Restart your equipment

1. Switch off your router for 30 seconds, then switch it back on again.

2. You should also switch off your PC, Mac, smartphone or tablet then switch it back on again.

Check your Wi-Fi connection

1. Check that the wireless icon on your PC, Mac, smartphone or tablet shows it’s connected

2. If the connection is weak or regularly drops out, try moving your device closer to the router

3. If you have an ethernet cable available, try connecting a computer to your broadband router using the cable and re-testing the connection. This will help to rule out a wireless issue as the cause of the problem.

Connect to the test socket

1. Find your BT master socket. This is the socket where the line enters your premises from outside.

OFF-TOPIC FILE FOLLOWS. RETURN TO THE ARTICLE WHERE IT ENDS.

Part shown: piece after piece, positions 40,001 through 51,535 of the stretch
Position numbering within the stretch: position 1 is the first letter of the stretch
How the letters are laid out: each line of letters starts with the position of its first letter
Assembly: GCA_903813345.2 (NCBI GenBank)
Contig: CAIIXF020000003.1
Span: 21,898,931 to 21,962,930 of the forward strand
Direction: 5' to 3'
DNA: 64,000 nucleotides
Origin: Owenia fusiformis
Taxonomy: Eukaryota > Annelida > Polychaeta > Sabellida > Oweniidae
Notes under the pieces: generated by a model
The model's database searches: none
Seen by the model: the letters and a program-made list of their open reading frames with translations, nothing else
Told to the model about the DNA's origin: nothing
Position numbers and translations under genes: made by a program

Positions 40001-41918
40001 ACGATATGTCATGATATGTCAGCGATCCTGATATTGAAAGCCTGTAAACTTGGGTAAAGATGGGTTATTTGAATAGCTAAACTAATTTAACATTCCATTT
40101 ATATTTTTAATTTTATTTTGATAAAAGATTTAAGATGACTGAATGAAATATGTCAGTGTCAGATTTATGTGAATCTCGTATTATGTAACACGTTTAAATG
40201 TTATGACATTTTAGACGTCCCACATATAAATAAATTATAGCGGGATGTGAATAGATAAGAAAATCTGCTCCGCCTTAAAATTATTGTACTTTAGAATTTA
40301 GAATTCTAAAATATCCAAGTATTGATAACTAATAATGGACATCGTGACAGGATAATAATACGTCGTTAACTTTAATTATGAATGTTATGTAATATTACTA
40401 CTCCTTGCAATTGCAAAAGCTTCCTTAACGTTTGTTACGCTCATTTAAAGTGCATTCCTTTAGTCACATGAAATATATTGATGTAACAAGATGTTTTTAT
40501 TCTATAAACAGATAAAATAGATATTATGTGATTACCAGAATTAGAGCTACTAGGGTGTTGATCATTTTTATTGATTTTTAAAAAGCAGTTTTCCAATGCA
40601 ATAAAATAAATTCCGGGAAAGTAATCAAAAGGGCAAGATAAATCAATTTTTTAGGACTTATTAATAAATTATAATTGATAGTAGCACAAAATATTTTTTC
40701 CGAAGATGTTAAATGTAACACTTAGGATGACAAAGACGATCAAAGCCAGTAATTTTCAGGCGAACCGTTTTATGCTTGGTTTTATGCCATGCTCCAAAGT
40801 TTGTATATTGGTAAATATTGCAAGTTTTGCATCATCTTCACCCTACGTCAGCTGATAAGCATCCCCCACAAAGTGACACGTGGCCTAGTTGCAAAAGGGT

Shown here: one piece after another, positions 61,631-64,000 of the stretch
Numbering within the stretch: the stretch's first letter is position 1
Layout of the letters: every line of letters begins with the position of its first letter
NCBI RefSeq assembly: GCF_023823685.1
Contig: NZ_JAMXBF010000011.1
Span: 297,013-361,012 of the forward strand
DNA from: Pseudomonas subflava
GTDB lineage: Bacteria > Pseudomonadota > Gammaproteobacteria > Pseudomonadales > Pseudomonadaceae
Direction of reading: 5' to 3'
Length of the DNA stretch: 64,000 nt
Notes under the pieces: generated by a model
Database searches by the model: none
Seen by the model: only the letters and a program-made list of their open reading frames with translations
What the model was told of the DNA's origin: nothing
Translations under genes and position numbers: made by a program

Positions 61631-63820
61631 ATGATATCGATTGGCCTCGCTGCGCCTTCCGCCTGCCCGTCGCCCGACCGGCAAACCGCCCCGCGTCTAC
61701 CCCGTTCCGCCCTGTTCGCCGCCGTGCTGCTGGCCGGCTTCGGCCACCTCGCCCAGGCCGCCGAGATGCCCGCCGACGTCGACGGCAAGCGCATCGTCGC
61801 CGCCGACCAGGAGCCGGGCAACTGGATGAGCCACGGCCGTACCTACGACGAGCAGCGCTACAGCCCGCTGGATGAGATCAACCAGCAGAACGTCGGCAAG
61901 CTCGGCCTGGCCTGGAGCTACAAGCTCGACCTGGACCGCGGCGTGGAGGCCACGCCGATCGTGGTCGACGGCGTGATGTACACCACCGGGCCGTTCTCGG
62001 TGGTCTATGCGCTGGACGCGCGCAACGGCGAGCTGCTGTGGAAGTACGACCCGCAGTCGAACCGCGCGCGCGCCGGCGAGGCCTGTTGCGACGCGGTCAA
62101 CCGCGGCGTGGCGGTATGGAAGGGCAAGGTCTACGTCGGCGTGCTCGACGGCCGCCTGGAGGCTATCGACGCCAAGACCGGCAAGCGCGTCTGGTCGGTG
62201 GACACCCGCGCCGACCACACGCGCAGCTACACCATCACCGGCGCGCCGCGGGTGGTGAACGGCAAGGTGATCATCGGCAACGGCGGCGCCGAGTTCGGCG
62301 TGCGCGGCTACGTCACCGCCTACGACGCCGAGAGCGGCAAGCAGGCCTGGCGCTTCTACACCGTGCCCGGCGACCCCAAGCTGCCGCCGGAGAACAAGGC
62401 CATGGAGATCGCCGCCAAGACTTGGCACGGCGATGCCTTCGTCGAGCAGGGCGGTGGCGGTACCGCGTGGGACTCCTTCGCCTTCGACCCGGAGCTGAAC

If you have a single-port socket, detach the faceplate (on the lower half of the socket) by unscrewing the screws.
If there are no screws visible, there may be two tabs on either side of the faceplate. You’ll see another socket behind the faceplate. Connect your microfilter to this.

If you have a two-port socket (with separate ports for broadband and telephone connections), you must remove an additional plastic filter section after removing the faceplate.

Gently pull on this section to expose the rear test socket where you can connect your phone.

2. If you have a telephone, connect your phone into the test socket. Lift the handset and listen for a dial tone. If you can’t hear one, or if you hear a noise like crackling, popping or humming, contact us.

3. If there are no noticeable issues with the telephone service, connect your broadband router to the test socket (using a standard micro filter) to see if this resolves your broadband connectivity issues.
If it does, this could indicate a fault with, or damage to, your internal telephone wiring - particularly if you use your router on an extension.